Daily Art Moment: Diego Rivera

Diego Rivera, Los Frutos del Trabajo (The Fruits of Labor), 1932, lithograph on cream wove paper, 16 7/16 in x 11 13/16 inches. Vertical rectangular print rendered in soft gradations of grays of 8 figures seated in a circle turned to a figure in the upper right corner and receiving apples from a central figure. The scene is intimate, tightly cropped, and facial expressions are serene. The central figure is youthful with short hair, head at three-quarter view looking to their right, hand outstretched having given an apple to a seated figure in profile at left. The left hand holds a cloth taut holding a bounty of apples. Three young figures seated behind peek out, obscured by the taller figures. An older mustachioed figure with collared shirt in top right has eyes cast down at a book spread open by his thumb. Four figures in the foreground with backs turned to the viewer face the apple giver and reader. The diminutive small figure at bottom center has long dark hair center-parted and braided, the ends of the braids are joined in a knot. At bottom right, an older figure wearing a jacket with epaulettes has left hand rested on another youth’s shoulder. In the foreground, a bound book’s cover bears a cursive D and 32.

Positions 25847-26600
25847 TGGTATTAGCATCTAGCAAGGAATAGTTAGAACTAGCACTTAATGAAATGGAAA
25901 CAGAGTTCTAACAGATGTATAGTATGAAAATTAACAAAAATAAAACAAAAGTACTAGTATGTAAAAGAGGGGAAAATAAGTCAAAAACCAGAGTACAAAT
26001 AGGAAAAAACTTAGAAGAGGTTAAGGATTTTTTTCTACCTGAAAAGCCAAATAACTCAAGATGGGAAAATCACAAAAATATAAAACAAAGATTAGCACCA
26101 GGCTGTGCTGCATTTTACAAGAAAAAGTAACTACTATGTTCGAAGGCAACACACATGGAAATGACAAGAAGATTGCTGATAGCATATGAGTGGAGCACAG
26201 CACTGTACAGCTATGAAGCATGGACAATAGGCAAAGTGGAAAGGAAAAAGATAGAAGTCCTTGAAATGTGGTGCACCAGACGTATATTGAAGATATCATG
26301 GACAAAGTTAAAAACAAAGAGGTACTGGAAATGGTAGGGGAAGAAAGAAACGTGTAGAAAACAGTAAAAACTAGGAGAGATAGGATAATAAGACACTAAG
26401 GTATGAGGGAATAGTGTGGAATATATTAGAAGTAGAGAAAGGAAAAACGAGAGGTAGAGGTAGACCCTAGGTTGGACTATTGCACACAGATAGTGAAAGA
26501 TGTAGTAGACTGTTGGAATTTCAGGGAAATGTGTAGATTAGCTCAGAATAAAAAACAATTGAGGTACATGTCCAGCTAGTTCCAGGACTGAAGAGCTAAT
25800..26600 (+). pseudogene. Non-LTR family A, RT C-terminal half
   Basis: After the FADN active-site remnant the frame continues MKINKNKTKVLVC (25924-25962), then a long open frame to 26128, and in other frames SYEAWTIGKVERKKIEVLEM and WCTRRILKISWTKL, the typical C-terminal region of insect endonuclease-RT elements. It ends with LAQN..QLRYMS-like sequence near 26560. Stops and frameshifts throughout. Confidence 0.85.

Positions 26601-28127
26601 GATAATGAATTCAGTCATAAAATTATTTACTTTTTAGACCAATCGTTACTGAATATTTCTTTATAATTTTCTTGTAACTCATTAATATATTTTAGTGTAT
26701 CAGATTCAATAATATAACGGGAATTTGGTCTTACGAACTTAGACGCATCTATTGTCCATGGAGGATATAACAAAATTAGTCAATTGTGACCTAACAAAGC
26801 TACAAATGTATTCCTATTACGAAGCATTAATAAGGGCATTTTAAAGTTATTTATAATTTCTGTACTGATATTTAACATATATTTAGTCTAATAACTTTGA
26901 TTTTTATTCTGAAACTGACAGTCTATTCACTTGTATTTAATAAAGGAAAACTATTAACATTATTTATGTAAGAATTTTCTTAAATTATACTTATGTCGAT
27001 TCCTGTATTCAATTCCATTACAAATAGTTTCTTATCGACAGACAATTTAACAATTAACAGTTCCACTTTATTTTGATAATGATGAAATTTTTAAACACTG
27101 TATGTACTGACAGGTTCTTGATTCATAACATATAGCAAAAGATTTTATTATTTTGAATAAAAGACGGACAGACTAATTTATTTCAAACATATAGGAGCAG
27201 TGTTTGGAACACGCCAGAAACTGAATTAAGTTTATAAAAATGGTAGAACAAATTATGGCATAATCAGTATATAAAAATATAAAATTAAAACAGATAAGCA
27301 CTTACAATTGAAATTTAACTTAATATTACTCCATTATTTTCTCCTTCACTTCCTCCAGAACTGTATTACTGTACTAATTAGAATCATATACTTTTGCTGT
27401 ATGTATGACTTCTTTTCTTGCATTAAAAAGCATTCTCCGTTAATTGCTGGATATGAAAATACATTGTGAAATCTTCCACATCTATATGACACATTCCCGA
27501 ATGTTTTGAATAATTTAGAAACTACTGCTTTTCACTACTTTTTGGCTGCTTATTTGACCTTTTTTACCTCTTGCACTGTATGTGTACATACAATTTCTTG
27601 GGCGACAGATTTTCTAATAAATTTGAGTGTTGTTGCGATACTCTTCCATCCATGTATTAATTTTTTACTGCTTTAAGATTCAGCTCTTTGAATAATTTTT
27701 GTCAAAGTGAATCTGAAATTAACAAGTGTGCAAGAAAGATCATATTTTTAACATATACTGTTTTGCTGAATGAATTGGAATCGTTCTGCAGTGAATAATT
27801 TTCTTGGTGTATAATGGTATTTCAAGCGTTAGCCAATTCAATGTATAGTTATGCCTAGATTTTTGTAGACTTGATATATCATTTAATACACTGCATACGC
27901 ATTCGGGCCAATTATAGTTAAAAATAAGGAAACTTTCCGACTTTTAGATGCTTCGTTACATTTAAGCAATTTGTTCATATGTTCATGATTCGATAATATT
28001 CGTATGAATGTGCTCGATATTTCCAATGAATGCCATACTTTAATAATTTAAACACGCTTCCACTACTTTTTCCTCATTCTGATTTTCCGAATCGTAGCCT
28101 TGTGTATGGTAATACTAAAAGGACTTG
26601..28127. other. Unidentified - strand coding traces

Today we celebrate Mexican-American civil rights leader, Cesar Estrada Chavez, a former migrant worker who co-founded the UFW (United Farm Workers) with fellow activist, Dolores Huerta, which fought for unionization for laborers. Chavez, influenced by the non-violent tactics of Gandhi and Martin Luther King Jr., used strikes, boycotts, and picketing to achieve equity for these laborers. For his good works and support of the working class, Chavez was awarded the presidential medal of freedom, posthumously, in 1994.

Of course, Portland has a street named after Señor Chavez, but not just because of his role as a civil rights leader. Oregon has a very storied relationship with Cesar Chavez, and was home to the first Chicano college, Colegio Cesar Chavez, which was founded in Mount Angel, Oregon in 1973.

As we celebrate this people’s movement as a day of service, we also meditate on the enduring tenacity and activism of historically marginalized groups, and acknowledgement of our privilege.

The print chosen today to represent Chavez’s contribution to workers’ rights is by Diego Rivera and is titled, “Los Frutos del Trabajo” (The Fruits of Labor), from 1932.

Sofia Gonzales, docent

Diego Rivera (Mexican, 1886–1957), Los Frutos del Trabajo (The Fruits of Labor), 1932. Lithograph on cream wove paper. Gift of Lucienne Bloch and Stephen Dimitroff, 83.53.8 © artist or other rights holder

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